7 Interview Mistakes That Cause Hiring Managers to Lose Interest Fast

You’ve finally landed an interview for the position you’ve always wanted. But before you do a happy dance, are you sure you’re about to put your best foot forward? From showing up late to forgetting the company’s name, there are still plenty of ways you can mess up at this critical part of the process if you’re not careful.

But fear not! Seven successful entrepreneurs from YEC lay out the biggest mistakes they’ve seen from otherwise qualified candidates—plus, how you can avoid them!

1. You Make it All About You

Companies want to know that you’re a team player. They also want to know that you’re interested in their job, not just a job. If a candidate hasn’t taken the time to understand the company and explain why he or she can help make it better—‘Here’s why I’m the right person to help move this company forward,’ rather than the more common, ‘This job is a great fit for me because…’—I’m not interested.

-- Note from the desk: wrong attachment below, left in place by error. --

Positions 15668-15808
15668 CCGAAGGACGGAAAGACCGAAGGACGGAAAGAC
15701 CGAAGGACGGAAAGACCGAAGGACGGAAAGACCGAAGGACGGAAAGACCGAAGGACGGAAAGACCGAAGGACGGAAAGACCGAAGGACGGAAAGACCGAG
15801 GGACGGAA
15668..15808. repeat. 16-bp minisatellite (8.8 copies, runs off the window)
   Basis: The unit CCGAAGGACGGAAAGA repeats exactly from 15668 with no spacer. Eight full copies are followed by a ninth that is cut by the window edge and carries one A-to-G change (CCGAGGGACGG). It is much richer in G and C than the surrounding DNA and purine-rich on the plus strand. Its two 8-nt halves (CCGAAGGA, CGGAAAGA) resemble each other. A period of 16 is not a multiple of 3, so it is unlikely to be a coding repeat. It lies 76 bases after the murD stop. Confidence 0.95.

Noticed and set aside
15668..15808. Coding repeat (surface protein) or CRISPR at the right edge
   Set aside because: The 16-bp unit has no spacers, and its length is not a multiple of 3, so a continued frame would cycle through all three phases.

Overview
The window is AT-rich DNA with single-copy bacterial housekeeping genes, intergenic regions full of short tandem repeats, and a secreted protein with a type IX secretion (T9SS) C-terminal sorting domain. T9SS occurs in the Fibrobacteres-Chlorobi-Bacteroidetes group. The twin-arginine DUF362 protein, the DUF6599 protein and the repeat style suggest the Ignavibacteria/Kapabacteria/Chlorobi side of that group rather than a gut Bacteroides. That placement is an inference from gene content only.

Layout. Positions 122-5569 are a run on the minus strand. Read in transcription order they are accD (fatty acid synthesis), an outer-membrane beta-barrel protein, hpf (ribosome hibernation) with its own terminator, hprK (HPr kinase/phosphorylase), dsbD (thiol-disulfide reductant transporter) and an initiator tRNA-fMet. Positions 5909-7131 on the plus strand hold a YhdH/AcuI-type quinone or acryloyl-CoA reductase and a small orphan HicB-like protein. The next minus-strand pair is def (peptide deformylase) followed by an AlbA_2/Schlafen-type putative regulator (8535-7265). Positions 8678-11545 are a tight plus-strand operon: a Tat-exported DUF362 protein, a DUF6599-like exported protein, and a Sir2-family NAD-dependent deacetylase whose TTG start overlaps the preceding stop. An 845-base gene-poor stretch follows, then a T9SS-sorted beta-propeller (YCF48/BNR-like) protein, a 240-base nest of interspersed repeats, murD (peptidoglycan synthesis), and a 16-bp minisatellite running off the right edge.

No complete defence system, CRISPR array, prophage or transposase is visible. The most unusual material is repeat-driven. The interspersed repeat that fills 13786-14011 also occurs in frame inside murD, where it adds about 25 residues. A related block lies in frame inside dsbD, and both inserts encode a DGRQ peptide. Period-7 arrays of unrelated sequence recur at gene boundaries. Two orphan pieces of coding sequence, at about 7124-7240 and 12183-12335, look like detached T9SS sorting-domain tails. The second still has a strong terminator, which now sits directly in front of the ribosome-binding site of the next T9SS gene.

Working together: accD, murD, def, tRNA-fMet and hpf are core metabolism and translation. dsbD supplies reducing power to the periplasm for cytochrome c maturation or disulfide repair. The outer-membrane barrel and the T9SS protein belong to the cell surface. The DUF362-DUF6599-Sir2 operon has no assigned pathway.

—Brittany Hodak, ZinePak

2. You Don’t Do Your Research

One of the major issues we have with candidates is that they don’t understand what services we provide. It’s so important to do your research. I’m not looking for candidates to know everything, but just enough to be curious and have a two-way conversation. At the end of the day, it’s not just experience that we’re looking for; it’s whether you share the same values as us.

—Joey Kercher, Air Fresh Marketing

3. You Fail to Ask Questions

Failing to take the opportunity to ask questions in an interview could easily cost you an offer. Job interviews are always a two-way street. You should come prepared with your own set of questions to ask either throughout the interview or at the end. This shows you truly care about the job as well as the company.

—Anthony Pezzotti, Knowzo.com

4. You Lack Passion

Interviews can be stressful, but that doesn’t excuse a potential candidate’s lack of passion or interest in what our company does day-to-day. Our team is fueled by passion, and a candidate who fails to be driven and self-motivated isn’t likely to receive an offer. If a candidate seems bored or completely uninterested in the work we do, why would we want him or her on our team?

—Hank Ostholthoff, Mabbly

5. You Reek of Drama

If a job candidate comes in with a list of reasons why it didn’t work out at her previous job, it’s a clear indicator that she likes to make excuses, and she probably won’t work well with us. We try to steer away from those who create drama and may someday even talk badly about us.

—Michael Portman, Birds Barbershop